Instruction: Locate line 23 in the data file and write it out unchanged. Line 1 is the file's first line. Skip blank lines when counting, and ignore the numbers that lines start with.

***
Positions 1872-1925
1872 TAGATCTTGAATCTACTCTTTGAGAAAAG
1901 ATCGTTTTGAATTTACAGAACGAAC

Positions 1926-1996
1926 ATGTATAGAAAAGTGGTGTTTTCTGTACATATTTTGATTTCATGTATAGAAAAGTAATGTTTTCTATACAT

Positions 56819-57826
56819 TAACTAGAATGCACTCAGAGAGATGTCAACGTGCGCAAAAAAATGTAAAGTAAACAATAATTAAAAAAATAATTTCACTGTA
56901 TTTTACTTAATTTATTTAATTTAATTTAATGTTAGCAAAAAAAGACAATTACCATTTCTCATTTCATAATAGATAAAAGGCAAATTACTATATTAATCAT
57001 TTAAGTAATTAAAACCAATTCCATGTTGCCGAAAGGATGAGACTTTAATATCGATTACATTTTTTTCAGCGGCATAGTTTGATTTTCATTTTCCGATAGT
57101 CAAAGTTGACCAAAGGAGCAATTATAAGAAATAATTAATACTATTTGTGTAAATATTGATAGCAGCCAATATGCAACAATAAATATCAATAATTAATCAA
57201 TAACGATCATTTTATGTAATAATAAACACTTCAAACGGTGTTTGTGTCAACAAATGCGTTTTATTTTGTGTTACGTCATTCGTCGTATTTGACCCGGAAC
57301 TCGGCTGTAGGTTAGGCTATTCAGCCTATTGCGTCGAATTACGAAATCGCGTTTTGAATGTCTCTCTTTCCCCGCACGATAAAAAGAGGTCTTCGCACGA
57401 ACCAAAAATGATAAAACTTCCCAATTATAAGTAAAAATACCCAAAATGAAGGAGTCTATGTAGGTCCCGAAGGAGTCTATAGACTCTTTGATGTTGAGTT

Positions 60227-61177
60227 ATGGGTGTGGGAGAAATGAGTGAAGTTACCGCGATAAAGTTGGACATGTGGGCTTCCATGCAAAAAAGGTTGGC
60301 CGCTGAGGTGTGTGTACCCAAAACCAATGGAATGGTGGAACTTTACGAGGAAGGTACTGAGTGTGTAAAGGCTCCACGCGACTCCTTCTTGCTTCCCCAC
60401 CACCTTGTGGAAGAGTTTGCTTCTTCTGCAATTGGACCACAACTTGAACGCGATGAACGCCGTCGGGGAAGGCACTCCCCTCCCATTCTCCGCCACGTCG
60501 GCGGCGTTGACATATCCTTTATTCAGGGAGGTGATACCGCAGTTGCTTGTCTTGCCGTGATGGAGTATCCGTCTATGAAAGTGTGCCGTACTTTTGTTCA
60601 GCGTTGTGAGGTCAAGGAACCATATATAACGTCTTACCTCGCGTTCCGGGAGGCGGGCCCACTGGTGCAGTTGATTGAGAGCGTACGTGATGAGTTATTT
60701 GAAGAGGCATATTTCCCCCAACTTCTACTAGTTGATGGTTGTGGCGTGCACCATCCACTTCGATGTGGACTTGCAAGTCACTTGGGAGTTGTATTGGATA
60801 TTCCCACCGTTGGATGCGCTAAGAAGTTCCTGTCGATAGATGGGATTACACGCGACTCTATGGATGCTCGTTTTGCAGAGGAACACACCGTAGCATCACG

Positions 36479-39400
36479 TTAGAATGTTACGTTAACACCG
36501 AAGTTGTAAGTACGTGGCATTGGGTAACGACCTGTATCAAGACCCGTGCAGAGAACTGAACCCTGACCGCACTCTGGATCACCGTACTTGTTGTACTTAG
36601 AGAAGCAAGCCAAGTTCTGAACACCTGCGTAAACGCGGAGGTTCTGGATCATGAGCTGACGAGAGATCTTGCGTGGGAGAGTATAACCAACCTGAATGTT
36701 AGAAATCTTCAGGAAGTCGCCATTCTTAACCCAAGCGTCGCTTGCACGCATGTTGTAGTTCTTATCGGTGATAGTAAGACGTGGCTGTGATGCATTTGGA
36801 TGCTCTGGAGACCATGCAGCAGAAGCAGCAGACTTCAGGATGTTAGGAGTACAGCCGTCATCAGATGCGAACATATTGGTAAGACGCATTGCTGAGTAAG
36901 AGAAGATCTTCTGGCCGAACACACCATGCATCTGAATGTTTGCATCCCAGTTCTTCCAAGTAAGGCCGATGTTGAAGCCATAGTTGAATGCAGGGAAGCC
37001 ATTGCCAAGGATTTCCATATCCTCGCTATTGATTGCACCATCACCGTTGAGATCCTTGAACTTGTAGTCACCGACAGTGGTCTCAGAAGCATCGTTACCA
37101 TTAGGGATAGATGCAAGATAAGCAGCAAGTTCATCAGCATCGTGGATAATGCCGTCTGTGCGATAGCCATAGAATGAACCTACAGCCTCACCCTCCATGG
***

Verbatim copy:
36479 TTAGAATGTTACGTTAACACCG